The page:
“Beauty is what drove it, don’t you see? It was the mystery of Beauty.”
—Anne Rice, Prince Lestat
In her latest book, Prince Lestat, Anne Rice has gifted us with another installation in the Vampire Chronicles, rendered in her characteristically beautiful prose. This cast of Nosferatu, perhaps long rendered silent by the recent plethora of vampiric tales, has always been painted by Rice as lovingly as if they were fairy-tale princes and princesses, and this book is no exception.
Prince Lestat is the eleventh book in the series and picks up the overarching tale of Rice’s vampire tribe. It has, in fact been nearly forty years since the series began in 1976 with Interview with the Vampire, and the author kindly provides a brief synopsis at the start to refresh our memories of past key events. For those who are new to the series this may suffice, but you would be better served by at least reading the first three classic books—Interview with the Vampire, The Vampire Lestat, and The Queen of the Damned—prior to this one.
The events of Prince Lestat take place in the nominal present, some 25 years after the events of The Queen of the Damned. The novel begins with narration from Lestat, whom we discover has reached new depths of despair and loneliness.
Lestat is tormented by an undisclosed Voice which continually harangues him and tempts him into destructive acts. During his ceaseless wanderings, he encounters a novel pair of vampires, the ancient physician/healer son of Akasha and his fledgling companion, a brilliant scientist dedicated to studying the animating organism of the undead. In doing so, Lestat realizes how completely unequipped he is to deal with the modern age and its science and technology. The interaction deepens his anguish and, prompted by the Voice, he retreats to the 18th century castle of his birth.
Those familiar with the lively, mischievous Lestat will be saddened by his current mental state. It is the struggle of an individual who is wholly driven by romanticism to adapt to a fundamentally rational age. One is reminded of the story of Phaedrus in Robert Pirsig’s Zen and the Art of Motorcycle Maintenance, only in reverse. In Pirsig’s book, the narrator, driven insane by a rational mind trap involving the nature of reality, seeks healing through a cross-country motorcycle trip with his son. The key to healing, in his case, is to embrace both the rational and the romantic and, in doing so, achieve a higher quality of life. In Prince Lestat, Lestat must come to terms with the rational, or risk the path to insanity followed by some of Rice’s other completely romantic beings, such as his long-dead friend Nicholas.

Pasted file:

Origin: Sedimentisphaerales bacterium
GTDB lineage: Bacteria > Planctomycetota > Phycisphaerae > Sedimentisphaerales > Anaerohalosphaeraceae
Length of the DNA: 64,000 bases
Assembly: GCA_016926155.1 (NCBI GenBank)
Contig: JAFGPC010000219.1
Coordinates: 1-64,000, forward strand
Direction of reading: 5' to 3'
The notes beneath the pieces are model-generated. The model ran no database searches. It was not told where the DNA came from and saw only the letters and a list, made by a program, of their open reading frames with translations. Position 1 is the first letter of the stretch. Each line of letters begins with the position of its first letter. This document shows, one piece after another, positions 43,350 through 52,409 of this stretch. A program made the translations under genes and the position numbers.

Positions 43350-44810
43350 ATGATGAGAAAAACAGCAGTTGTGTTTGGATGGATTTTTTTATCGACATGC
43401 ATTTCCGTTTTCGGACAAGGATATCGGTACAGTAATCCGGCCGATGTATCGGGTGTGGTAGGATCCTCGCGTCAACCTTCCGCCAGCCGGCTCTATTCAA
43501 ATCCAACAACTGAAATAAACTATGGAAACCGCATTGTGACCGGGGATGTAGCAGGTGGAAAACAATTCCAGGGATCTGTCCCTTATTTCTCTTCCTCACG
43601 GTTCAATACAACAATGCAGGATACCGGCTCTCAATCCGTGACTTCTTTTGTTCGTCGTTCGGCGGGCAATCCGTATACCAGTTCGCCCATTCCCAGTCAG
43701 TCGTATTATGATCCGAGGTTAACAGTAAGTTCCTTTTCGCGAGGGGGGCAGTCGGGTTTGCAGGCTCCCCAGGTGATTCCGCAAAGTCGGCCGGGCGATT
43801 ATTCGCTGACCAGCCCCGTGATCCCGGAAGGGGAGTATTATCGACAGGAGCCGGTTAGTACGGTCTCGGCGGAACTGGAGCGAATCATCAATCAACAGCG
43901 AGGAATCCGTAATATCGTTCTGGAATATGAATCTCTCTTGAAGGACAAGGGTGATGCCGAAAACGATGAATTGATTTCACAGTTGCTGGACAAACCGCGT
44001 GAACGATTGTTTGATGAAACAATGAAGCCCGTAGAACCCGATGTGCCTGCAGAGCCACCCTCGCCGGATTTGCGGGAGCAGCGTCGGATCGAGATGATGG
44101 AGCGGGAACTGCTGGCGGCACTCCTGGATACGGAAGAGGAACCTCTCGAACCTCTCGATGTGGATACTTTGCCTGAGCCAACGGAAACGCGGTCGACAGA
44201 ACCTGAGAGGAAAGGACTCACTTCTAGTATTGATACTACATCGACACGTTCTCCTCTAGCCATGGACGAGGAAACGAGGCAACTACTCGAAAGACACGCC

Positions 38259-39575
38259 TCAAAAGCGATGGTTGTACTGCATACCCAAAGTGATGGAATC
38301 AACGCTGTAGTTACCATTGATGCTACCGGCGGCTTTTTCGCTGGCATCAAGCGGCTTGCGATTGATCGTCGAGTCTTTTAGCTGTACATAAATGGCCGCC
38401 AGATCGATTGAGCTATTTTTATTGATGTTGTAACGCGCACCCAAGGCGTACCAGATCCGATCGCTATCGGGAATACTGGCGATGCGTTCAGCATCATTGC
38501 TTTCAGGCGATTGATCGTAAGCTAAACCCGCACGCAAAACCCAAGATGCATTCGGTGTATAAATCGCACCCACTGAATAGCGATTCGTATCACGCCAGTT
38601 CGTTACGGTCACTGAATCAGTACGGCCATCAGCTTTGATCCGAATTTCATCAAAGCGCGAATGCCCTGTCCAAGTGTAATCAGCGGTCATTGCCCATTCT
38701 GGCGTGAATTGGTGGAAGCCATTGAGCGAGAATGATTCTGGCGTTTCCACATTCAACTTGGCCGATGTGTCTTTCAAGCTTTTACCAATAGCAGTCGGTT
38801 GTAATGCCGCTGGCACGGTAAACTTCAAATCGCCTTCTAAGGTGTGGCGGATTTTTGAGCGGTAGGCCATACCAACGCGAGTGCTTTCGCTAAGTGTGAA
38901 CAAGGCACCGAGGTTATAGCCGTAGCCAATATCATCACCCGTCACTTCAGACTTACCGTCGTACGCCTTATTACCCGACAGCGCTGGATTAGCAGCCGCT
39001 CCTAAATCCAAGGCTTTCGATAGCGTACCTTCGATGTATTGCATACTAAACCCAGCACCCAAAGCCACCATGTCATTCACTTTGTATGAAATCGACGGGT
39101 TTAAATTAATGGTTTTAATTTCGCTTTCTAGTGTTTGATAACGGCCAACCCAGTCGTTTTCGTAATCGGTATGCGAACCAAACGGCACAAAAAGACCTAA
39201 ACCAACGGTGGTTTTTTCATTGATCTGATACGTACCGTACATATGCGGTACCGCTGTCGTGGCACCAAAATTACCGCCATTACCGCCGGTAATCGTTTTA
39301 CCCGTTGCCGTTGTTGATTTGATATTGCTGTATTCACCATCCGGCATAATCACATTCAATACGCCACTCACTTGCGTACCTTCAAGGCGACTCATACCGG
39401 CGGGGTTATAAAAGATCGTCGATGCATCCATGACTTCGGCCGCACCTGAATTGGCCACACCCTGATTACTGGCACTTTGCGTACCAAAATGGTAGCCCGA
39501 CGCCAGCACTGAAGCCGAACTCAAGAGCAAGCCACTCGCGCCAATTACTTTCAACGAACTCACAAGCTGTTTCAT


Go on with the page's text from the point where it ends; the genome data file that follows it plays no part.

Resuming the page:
While Lestat is trying to heal, Rice provides a series of stories regarding other members of the tribe. These are presented as a lovely series of vignettes, woven together to create a picture of the present state of the vampire tribe. And for Anne Rice, the resulting creation is always that of an elegant tapestry; never the more homespun quilt by the hearth such as that of a Dickens novel. However, speaking of Dickens, it would have been an enchanting experience to have been offered these stories as a Dickensonian serial: each story a small completion in and of itself and creating an anticipation for the next.
In this epoch of Netflix binge-watching, the pleasure of anticipation is something that is often in short supply. Remember how much fun it was waiting for and hypothesizing about the next Harry Potter novel? I would suggest lingering over these stories, taking your time with them and enjoying them slowly and thoroughly. Your favorites are all here: Armand, Marius, Pandora, and many others, the old and the new intertwined.
The stories of this cast of vampires contain and represent the great cultures and mythos of the great ages of humanity, e.g. ancient Egypt, the Roman Empire, Renaissance Europe. etc.. The question is, how can these myths survive in the modern human imagination? How can the modern age preserve not only the mere knowledge of the myths but also integrate the beauty, hope and sentiment contained within them? The haleness of vampire and human alike depend upon it. And our beloved Brat Prince must save the day.
Thank you, Anne Rice, for sharing another wonderful, mythical story with us.
“People say that what we’re all seeking is a meaning for life. I don’t think that’s what we’re really seeking. I think that what we’re seeking is an experience of being alive, so that our life experiences on the purely physical plane will have resonances with our own innermost being and reality, so that we actually feel the rapture of being alive.”
—Joseph Campbell, The Power of Myth